I go more in depth with my analysis of the film, and my critique on critics who trashed it (oh, you're not the first, and I have experience in dealing with the critics). My massive letterboxd review:
http://letterboxd.com/gex/film/the-passion-of-the-christ/

I will say this, I don't think the film is perfect. I have some gripes with the role of Jesus' mother Mary, a couple things she did in the film. So don't think I'm putting this film on some gold fucking pedestal, that space is for The Dark Crystal, Aliens, Bestmaster, The Terminator, The Empire Strikes Back, Raiders of the Lost Ark, and Robocop.

If you have more attacks to make on that film, I say BRING IT! I'll take them all on and smash them all down.


*sigh* Anyway, with all that out of the way, I liked Razorback, I think I'll take your advice and buy it. I do need to check out Long Weekend. Keep up the entertaining SFX bits that display your grade A professional acting talents.

Blake Matthews said...

Re: Passion of the Christ - I myself am a Christian and I like to think that I make a reasonable attempt to take my religion seriously (although some of my colleagues may not see my love of trash cinema to be wholly appropriate). That said, I haven’t seen Passion of the Christ nor do I plan on doing so. I respect Mel Gibson for desiring to express his religious beliefs in a movie, but it isn’t to my taste.

I always found it weird that some Christians I talked to went so far as to place this movie as part of the foundations of their faith…people whom I know didn’t read the Bible regularly or stuff like that.

Even weirder was the backlash from people in Hollywood who accused the film of anti-Semitism on the grounds that it blamed the Jews for Christ’s death. I never figured that part out. I mean, if one were to see the New Testament as a work of religious fiction, then I suppose you could change it so that only the Romans were to blame, much in the same fashion that Disney changes the source material for their cartoons. But as Mel Gibson (and millions of others) accepts the New Testament as a historical document as much as a religious text, then who else could Mel Gibson attribute the blame to for Christ’s death? Pre-Islam Arabs? Wouldn’t that be whitewashing history? The mind boggles.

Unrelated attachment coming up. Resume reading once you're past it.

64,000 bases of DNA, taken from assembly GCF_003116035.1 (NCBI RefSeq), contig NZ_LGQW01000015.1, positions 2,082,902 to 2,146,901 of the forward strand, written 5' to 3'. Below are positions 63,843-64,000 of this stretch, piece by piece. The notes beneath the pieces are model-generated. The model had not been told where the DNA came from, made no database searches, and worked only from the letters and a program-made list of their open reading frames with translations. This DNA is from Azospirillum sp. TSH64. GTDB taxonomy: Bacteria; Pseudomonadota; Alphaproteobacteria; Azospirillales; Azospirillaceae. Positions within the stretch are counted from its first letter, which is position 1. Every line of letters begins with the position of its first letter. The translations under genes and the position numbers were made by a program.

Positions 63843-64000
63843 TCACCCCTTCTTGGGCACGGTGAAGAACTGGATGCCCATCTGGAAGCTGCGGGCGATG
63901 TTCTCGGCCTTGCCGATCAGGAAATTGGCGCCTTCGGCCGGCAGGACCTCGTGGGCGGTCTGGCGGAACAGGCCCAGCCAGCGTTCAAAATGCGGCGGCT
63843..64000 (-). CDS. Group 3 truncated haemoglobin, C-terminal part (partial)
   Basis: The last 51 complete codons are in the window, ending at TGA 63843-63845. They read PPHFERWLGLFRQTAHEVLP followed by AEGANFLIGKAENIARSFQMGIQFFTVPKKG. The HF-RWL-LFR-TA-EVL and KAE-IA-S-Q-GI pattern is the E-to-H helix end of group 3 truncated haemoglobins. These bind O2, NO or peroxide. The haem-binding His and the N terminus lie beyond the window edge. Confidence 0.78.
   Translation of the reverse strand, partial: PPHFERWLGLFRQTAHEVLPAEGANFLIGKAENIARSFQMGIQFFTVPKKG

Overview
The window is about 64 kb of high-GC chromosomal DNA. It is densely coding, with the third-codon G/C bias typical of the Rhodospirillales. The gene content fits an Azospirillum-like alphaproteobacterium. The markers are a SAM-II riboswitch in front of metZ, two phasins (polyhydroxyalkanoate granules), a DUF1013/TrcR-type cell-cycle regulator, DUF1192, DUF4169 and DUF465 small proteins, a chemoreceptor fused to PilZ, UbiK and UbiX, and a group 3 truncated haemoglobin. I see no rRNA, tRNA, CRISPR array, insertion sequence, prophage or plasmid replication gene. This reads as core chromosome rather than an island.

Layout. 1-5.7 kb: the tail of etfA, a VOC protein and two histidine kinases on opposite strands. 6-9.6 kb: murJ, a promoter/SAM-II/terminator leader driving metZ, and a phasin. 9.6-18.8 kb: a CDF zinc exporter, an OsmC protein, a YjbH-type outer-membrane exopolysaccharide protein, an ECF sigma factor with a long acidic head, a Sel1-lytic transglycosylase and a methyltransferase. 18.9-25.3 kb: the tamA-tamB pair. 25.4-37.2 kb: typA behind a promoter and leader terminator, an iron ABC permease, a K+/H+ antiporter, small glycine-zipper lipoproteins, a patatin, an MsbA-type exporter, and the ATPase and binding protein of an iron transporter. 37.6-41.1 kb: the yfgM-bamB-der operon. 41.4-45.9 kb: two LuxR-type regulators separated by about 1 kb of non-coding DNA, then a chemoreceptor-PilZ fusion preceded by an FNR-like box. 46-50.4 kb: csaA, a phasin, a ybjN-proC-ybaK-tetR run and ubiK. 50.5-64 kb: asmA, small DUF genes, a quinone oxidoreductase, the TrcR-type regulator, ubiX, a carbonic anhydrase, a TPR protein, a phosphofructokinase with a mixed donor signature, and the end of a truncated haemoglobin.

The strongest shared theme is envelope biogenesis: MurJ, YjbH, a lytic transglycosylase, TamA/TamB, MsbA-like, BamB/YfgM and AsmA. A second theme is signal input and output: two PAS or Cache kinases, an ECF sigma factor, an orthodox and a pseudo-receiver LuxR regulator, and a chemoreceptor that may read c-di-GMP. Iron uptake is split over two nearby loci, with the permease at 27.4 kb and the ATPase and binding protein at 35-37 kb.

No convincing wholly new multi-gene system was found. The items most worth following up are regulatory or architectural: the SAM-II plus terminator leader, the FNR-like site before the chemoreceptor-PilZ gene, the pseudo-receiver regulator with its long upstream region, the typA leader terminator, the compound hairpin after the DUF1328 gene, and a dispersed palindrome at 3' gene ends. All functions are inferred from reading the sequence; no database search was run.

I find it funny that THE PASSION OF THE CHRIST made like 400 million dollars in the States or so, but when some other filmmakers made a movie about THE NATIVITY starring a young actress from New Zealand who had been nominated for an Oscar for THE WHALE RIDER, that movie was largely ignored by audiences. I guess there was less sensationalism and free publicity garnered from controversy about it.

Unrelated Question: If the Michael Bay-produced FRIDAY THE 13th remake made a healthy bit of money at the box office, why are they remaking it so quickly instead of just making a sequel?